2021 Year in Review: Food, Drink and Hospitality Sector

As we look back over the food, drink and hospitality sector in 2021 what are the key words that have shaped the year? Covid, Brexit, human capital challenges, sustainability and organisational agility all immediately come to mind. The Ongoing Effects…

Blog6th Dec 2021

By Derek Mair

As we look back over the food, drink and hospitality sector in 2021 what are the key words that have shaped the year? Covid, Brexit, human capital challenges, sustainability and organisational agility all immediately come to mind.

The Ongoing Effects of COVID-19

COVID continued to have an impact on the sector throughout 2021. With the 2020 Christmas lockdown measures extending into the Spring, the successful vaccine rollout in the months ahead allowed for many businesses to get back on their feet, but uncertainty still lay ahead. It was only last month that business owners received confirmation that the Scottish Government decided not to expand the controversial covid passport scheme.

This was welcomed by many across the sector. When asked, Stephen Montgomery, the group spokesperson for the Scottish Hospitality Group said that he welcomed the news and that “hospitality is still facing significant challenges and suffering from the long term effects of the pandemic, with rising supplier costs and an ongoing recruitment crisis putting real pressure on the industry”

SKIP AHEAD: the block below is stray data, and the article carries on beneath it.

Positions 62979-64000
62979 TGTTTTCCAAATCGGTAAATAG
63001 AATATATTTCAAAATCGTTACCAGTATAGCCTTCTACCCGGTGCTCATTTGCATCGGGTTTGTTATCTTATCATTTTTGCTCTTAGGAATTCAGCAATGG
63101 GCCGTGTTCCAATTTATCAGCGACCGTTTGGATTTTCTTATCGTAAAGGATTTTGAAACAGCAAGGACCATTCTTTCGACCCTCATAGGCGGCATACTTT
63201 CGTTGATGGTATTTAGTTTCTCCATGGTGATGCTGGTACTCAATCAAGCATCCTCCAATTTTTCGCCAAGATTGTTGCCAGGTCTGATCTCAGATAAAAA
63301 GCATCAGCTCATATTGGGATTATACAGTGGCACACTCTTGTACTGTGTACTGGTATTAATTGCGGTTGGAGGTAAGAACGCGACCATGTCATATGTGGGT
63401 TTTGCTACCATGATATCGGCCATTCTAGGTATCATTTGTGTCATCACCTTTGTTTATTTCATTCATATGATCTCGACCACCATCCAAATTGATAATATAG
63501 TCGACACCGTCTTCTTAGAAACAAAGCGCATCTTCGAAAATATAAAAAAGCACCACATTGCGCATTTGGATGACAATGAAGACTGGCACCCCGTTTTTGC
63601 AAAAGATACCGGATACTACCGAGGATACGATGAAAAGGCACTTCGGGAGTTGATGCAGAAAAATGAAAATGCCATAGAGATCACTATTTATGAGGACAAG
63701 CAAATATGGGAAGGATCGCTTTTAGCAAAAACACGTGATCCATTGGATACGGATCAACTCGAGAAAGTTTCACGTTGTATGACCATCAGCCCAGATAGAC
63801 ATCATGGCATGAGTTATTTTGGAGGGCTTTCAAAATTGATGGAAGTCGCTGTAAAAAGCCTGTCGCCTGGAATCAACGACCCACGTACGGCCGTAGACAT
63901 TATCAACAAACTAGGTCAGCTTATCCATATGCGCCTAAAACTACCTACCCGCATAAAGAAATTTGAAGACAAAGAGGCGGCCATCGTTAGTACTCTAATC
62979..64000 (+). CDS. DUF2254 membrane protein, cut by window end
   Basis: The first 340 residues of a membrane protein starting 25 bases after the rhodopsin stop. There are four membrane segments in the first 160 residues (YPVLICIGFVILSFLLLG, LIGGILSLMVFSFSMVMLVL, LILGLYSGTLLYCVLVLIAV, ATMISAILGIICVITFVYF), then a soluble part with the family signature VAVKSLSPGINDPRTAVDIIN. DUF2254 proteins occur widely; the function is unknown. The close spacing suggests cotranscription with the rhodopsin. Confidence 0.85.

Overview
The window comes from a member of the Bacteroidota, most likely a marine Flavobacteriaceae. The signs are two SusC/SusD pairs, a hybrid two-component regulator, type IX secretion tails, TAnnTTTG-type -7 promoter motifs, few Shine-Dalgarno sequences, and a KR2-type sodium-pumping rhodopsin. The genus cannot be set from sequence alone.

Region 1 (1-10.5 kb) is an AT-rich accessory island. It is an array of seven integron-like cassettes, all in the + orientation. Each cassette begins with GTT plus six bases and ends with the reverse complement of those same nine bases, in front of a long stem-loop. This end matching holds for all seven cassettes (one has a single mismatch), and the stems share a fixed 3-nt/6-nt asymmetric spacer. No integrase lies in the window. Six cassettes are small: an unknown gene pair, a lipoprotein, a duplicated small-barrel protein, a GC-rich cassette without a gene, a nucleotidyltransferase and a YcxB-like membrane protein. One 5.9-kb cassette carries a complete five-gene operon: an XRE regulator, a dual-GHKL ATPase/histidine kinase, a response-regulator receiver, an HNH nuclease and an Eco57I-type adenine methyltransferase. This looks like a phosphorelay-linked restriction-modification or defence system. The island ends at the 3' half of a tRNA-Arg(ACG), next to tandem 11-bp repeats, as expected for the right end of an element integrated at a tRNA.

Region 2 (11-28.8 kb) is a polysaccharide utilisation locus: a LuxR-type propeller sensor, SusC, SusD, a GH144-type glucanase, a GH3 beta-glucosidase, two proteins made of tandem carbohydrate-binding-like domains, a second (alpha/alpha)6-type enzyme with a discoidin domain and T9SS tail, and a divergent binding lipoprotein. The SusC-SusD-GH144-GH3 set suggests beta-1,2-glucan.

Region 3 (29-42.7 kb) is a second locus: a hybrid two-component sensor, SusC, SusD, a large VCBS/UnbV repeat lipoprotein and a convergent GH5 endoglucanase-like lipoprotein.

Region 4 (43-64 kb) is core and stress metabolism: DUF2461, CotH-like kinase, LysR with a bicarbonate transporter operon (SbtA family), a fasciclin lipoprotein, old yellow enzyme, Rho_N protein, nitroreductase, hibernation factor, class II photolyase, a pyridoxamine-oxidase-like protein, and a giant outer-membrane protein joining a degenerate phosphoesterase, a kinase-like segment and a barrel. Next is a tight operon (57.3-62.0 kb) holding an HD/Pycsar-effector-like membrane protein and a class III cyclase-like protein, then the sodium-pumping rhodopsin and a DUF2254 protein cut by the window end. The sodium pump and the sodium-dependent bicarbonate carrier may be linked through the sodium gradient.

Even with COVID overshadowing everything during 2020, Brexit did not exactly creep up on exporters on 1 January 2021. However, with the EU-UK Trade and Cooperation Agreement only being finalised on Christmas Eve, UK businesses had very little time to prepare for the reality of Brexit. It is little wonder, therefore, that all of the headlines in the first few months of 2021 focused on delays at the ports, rotting food on lorries and empty shelves in stores. Even the UK’s beloved “Percy Pig” was threatened by EU “red tape”!